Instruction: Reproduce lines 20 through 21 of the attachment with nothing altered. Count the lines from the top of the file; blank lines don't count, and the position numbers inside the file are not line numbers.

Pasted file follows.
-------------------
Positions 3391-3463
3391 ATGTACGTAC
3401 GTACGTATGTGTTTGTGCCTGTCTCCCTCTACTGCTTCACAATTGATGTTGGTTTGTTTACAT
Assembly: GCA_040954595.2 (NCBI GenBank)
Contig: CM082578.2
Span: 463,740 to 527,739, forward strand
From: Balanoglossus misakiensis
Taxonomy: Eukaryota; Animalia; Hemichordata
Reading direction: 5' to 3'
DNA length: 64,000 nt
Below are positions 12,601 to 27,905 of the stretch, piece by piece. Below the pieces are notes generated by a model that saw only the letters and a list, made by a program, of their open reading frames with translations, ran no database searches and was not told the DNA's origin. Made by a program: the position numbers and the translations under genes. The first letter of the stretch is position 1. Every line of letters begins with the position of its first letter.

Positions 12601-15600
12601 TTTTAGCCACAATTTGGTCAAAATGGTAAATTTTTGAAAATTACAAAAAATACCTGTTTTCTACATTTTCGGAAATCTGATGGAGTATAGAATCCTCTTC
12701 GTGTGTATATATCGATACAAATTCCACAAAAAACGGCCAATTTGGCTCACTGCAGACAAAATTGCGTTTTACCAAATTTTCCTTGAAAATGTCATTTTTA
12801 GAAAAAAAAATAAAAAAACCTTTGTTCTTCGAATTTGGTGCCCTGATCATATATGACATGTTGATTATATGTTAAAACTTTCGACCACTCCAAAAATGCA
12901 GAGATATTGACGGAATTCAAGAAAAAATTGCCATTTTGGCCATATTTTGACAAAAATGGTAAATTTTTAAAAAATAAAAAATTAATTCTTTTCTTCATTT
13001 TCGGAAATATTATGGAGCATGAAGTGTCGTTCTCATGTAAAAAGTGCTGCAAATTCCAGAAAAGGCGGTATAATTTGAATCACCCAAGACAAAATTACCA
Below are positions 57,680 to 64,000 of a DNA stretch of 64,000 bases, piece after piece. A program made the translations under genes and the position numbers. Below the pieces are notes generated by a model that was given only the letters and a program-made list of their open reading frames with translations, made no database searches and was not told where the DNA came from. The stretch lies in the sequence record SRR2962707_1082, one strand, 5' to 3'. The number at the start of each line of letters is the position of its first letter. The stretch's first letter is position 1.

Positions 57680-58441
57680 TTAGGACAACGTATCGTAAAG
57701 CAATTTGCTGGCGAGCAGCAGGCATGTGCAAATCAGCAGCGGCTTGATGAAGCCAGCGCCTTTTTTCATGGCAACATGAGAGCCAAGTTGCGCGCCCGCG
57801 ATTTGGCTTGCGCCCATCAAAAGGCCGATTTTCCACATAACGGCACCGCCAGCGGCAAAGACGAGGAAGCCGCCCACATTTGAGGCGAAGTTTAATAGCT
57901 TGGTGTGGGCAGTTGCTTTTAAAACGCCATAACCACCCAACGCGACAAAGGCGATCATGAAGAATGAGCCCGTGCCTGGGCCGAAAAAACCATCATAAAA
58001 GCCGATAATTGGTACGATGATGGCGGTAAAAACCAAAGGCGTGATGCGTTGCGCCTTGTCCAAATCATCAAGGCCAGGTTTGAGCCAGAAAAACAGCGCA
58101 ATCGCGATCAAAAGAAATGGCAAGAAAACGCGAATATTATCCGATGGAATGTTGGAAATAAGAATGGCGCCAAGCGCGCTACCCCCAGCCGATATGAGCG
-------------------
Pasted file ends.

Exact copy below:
57680 TTAGGACAACGTATCGTAAAG
57701 CAATTTGCTGGCGAGCAGCAGGCATGTGCAAATCAGCAGCGGCTTGATGAAGCCAGCGCCTTTTTTCATGGCAACATGAGAGCCAAGTTGCGCGCCCGCG